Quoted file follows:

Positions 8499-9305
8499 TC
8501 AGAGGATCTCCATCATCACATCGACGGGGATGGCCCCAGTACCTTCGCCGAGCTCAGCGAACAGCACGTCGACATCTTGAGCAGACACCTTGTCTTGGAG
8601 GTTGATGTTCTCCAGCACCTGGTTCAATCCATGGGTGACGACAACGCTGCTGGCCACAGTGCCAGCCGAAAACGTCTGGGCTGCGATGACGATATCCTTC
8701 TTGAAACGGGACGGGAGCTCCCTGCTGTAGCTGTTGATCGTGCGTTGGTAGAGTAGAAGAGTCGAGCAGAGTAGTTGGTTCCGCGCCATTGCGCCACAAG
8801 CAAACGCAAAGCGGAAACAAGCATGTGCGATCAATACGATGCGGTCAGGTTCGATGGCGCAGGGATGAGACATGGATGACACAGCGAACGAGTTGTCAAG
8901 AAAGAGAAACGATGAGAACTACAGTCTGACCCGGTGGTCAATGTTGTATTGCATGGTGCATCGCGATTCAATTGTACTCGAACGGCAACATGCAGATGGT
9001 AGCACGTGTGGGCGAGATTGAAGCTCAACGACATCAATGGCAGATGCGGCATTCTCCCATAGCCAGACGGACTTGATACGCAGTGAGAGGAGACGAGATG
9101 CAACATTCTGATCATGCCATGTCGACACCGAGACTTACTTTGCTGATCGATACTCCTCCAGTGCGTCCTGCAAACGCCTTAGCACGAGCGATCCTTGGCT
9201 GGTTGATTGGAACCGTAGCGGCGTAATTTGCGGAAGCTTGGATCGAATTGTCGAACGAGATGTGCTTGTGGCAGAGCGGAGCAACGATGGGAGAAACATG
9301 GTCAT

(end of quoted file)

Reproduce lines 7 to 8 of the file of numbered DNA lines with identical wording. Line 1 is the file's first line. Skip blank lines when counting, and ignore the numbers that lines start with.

8901 AAAGAGAAACGATGAGAACTACAGTCTGACCCGGTGGTCAATGTTGTATTGCATGGTGCATCGCGATTCAATTGTACTCGAACGGCAACATGCAGATGGT
9001 AGCACGTGTGGGCGAGATTGAAGCTCAACGACATCAATGGCAGATGCGGCATTCTCCCATAGCCAGACGGACTTGATACGCAGTGAGAGGAGACGAGATG